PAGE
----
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  1. pri-war-on-drugs

    The unintended negative consequences of the 'war on drugs'

    28 February 2013

    Criminalisation of drug users, excessive levels of imprisonment, and punitive sentencing practices, including mandatory sentencing, the death penalty and enforced ‘drug detention centres’, are some of the unintended negative consequences of the 50 year ‘war on drugs’, a policy with direct impact on the vulnerable, poor and socially excluded groups, including ethnic minorities and women. This PRI briefing paper discusses these consequences in detail and sets out what parliamentarians can do about it.

  2. Victims of the Latin American war on drugs make the case for reform

    Kristel Mucino
    09 November 2012
    Article

    Latin American drug policies have made no dent in the drug trade; instead they have taken a tremendous toll on human lives. In 2009, the Washington Office on Latin America (WOLA) and the Transnational Institute (TNI) embarked on an ambitious project to document the real impact of Latin America’s “war on drugs” and to show its human cost through the video testimonies of the victims themselves.

  3. Major Study on Drugs Laws and Prisons in Latin America to be Released

    29 November 2010
    Press release

    An unprecedented one-year comparative study of the drug laws and prison systems in eight Latin American countries - Argentina, Bolivia, Brazil, Colombia, Ecuador, Mexico, Peru and Uruguay - will be released on December 9, 2010, by the Transnational Institute (TNI) and the Washington Office on Latin America (WOLA).

    Systems Overload: Drug Laws and Prisons in Latin America is the first major study to explore the way drug laws have contributed to prison overcrowding, analyze who is imprisoned on drug charges, and evaluate the impact of incarceration on people's lives, their families and their communities. Based on the available data, each country-study presents and analyzes statistics on the situation in the prisons, including levels of over-crowding; the percentage of prisoners behind bars on drug charges; the percentage of those who are consumers, low-level offenders or bigger traffickers; and the level of involvement in the drug trade of those in jail.

  4. The Real Meaning of Thousands Arrested on Drug Charges

    Sandra Edwards
    04 October 2010
    Article

    On September 29, 2010 the Associated Press (AP) published an article entitled Ecuador: Almost 3,000 Detained for Narco-Trafficking in Eight Months.   The article, which states how many were arrested for possession and how many for international trafficking, insinuates that such large numbers of people detained on drug charges indicates that Ecuador is playing a key role in decreasing the amount of illicit drugs that are trafficked in the Andean region.   However, the key questions to ask after reading the article are: who are these 3000 people and has their detention led to an actual decrease in the movement of drugs through Ecuador?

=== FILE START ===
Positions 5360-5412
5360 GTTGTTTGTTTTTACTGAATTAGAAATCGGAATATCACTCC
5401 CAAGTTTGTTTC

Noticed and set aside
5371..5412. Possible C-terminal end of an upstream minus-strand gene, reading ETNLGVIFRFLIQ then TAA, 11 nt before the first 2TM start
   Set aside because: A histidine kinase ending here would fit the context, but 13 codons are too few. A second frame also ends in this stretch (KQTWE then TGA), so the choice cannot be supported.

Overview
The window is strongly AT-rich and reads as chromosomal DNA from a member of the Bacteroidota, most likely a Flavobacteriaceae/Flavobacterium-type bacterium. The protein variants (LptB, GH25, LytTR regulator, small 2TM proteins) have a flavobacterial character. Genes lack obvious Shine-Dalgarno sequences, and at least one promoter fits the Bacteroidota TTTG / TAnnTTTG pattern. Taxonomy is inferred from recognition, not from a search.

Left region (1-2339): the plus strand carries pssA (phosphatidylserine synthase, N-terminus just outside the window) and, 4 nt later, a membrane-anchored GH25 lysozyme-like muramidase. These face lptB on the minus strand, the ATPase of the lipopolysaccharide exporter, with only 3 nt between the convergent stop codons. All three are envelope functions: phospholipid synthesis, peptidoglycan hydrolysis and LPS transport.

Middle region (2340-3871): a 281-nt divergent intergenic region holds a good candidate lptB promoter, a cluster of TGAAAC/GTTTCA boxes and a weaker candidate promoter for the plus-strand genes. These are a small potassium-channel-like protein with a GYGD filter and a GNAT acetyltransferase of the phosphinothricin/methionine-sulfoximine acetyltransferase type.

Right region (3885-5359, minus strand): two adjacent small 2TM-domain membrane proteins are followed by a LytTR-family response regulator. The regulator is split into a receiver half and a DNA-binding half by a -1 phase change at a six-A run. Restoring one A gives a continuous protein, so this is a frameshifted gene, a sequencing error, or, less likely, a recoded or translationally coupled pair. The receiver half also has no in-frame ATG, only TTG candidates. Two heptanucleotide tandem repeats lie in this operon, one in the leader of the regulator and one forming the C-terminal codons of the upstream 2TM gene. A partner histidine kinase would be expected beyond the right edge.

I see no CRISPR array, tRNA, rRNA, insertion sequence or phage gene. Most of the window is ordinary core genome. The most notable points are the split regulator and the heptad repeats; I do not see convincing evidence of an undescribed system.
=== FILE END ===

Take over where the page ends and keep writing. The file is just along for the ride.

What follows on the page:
5. Addicted to Courts

    • Nastassia Walsh
    22 March 2011

    America’s growing reliance on drug courts is an ineffective allocation of scarce state resources. Drug courts can needlessly widen the net of criminal justice involvement, and cannot replace the need for improved treatment services in the community. Of the nearly 8 million people in the U.S. reporting needing treatment for drug use, less than one fourth of people classified with substance abuse or a dependence on drugs and/or alcohol receives treatment, and for those who do receive treatment, over 37 percent are referred by the criminal justice system.

     

  6. Reimagining Drug Policy in the Americas

    27 June 2014

    Latin America is now at the vanguard of international efforts to promote drug policy reform: Bolivia has rewritten its constitution to recognize the right to use the coca leaf for traditional and legal purposes, Uruguay has become the first nation in the world to adopt a legal, regulated Cannabis market, and Colombia, Mexico, Guatemala, and Ecuador are openly critiquing the prevailing international drug control paradigm at the UN. And now with the United States itself relaxing its marijuana laws state by state, the U.S. prohibitionist drug war strategies are losing credibility in the region.

     

  7. Poland Inches Closer to Evidence-Based Drug Policy

    Kasia Malinowska-Sempruch
    07 April 2011
    Article

    Ten years after introducing one of Europe's most draconian drug laws, the Polish Parliament has voted to amend it, in an effort to draw a greater distinction between drug user and drug dealer.

  8. Prisoners sentenced with unconstitutional norms have the right to be resentenced

    Grazia Zuffa
    04 June 2014
    In the media

    In February, the Italian Constitutional Court ruled that most of the 2006 drug law norms were unconstitutional. Following this pronouncement, at the end of May, the Court of Cassation decided that people sentenced and incarcerated under the illegitimate norms have the right to be resentenced. The decision may affect about 10.000 prisoners detained for cannabis crimes.

  9. Disproportionate penalties for drug offenses in Mexico

    Catalina Pérez Correa, Kristel Mucino
    11 November 2012
    Article

    The story of the Mexican drug war has generally focused on the violence perpetrated by drug cartels and the apparent inability to bring so many criminals to justice. Unfortunately—while it’s true many have evaded justice—there remain many more people who use drugs and those with very low levels of involvement in the drug trade, who have been swept up in recent crackdowns.